Small business owners are just as vulnerable to website security hacks as big companies, a new report found. And the risks of vulnerability go far beyond online downtime.
According to GoDaddy’s Small Business Website Security Report, a commissioned research and analysis of over 65,000 infected website cleanup requests from small business customers, due to limited budgets and knowledge of online security, small business owners fail to prioritize protection of their business websites.
What they don’t realize is that by doing this, they’re actually risking even greater financial losses.
“We refer to this as the small business website security paradox—small business owners lack the knowledge and their perceived notion of funds needed to more fully secure their website,” said Tony Perez, general manager for security of GoDaddy. “But once the website gets hacked, it can lead to significant financial loss due to its effect on business reputation.”
Once a website gets hacked or infected with malware, which are the common problems small business websites face, the effects can go beyond just downtime. Companies such as Google and Norton flag an online portal as dangerous once they detect that it has beencompromised. This action negatively affects traffic to a website and eventually can make it invisible online.
Google blacklists more than 10,000 websites a day. And getting off that blacklist is not easy.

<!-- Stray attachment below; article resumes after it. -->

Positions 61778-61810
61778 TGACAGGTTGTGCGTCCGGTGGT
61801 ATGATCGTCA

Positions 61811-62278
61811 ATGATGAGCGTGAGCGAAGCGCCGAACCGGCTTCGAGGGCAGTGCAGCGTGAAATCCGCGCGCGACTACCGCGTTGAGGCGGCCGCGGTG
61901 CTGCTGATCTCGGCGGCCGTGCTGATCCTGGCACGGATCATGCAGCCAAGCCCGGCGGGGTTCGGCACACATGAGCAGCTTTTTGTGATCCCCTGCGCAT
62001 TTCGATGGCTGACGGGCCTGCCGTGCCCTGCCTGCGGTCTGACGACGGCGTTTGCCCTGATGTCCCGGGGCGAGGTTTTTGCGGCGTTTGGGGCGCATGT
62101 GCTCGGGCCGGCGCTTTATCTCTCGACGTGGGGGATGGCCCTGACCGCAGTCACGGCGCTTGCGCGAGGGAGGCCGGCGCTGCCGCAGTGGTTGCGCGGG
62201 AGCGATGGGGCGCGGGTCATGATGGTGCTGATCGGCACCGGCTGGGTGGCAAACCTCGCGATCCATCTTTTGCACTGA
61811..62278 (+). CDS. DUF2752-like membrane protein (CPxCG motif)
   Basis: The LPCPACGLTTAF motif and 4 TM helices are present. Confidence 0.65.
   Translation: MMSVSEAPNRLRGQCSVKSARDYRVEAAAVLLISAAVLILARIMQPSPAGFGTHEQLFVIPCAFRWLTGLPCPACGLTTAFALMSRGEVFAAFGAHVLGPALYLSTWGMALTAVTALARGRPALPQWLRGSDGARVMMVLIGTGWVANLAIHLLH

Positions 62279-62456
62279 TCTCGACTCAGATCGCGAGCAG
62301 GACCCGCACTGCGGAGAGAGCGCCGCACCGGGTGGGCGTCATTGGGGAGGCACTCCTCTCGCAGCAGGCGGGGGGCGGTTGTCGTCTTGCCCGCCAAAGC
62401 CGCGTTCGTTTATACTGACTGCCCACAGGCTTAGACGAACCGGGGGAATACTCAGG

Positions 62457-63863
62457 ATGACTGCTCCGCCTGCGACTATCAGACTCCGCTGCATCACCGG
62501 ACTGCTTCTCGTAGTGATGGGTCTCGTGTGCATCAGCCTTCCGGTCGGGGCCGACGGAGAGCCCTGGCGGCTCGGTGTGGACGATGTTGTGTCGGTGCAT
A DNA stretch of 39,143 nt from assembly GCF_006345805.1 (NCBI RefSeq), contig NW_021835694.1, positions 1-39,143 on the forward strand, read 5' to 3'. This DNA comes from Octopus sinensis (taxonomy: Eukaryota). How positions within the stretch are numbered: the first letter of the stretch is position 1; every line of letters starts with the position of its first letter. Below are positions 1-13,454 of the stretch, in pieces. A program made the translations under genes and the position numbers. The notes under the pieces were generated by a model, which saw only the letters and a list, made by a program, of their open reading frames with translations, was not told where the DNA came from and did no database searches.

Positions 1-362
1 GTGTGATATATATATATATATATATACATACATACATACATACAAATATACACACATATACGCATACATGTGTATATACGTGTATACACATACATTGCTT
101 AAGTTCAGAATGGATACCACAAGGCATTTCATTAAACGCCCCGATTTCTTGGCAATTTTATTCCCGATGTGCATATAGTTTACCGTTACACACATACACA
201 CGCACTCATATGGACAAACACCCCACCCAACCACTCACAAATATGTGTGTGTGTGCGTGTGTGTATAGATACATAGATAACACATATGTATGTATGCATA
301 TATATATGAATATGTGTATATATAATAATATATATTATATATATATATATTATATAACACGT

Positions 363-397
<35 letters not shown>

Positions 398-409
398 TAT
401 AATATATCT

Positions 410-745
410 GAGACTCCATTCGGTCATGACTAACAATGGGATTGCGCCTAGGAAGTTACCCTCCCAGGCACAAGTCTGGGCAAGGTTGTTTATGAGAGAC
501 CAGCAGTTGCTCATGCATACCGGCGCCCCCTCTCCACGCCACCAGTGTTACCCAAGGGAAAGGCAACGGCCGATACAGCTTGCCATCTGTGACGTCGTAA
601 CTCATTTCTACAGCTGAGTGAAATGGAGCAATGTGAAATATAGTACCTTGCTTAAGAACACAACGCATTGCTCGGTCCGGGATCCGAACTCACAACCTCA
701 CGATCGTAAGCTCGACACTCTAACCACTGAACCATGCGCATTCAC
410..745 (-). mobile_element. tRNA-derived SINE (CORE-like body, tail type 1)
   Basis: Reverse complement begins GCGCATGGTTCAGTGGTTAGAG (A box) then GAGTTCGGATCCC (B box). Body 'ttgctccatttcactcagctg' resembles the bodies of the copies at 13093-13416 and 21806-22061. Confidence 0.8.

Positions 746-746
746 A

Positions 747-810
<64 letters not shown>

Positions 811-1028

Worse, if malware is present on a website, it can be even easier for hackers to explore its vulnerability.
Other key findings of the report reveal just how much it can affect business growth:

  • Of the 1,000 micro-businesses surveyed, nearly half reported suffering a financial loss due to hacking.
  • Three out of 10 small businesses who suffered a cyber breach reported they had to inform customers and clients.
  • It’s not enough to clean up compromised files, hackers regularly create ‘backdoors’ on a compromised website, so they can secretly re-enter a platform even after a file cleanup.
  • Malware/computer viruses and phishing are the most common types of attack & can target any aspect of a business.
  • SEO spam is also popular among hackers. Hackers go into a website’s keywords and add malicious links, and often, small business owners aren’t aware this is happening.
  • Of the 65,000 global website cleancup requests, half involved outdated software on the most commonly used platform and tools, including plug-ins on WordPress and other popular content management systems (CMS).

What can small businesses do?

Only half of businesses surveyed use a monitoring service to stay on top of their site’s security, with most relying on an effective password strategy. While it’s true that cybersecurity measures aren’t hacker-proof, it’s a good idea for small businesses to start to focus on keeping their business website better protected from potential downtime.
“Cybersecurity is not about preventing a risk. That isn’t yet possible. It’s about reducing the risk. It’s understandable that very small business operators handle a lot and it’s hard to make website security a priority. But taking even modest steps can make a difference,” Perez said.
GoDaddy recommends small business owners invest in a website security monitor service to keep an eye on any red flags or warning signs with 24/7 monitoring, deploy a website application firewall, and register with Google’s webmaster tools which alerts when there is an issue with the website before negatively impacting how it shows in search results.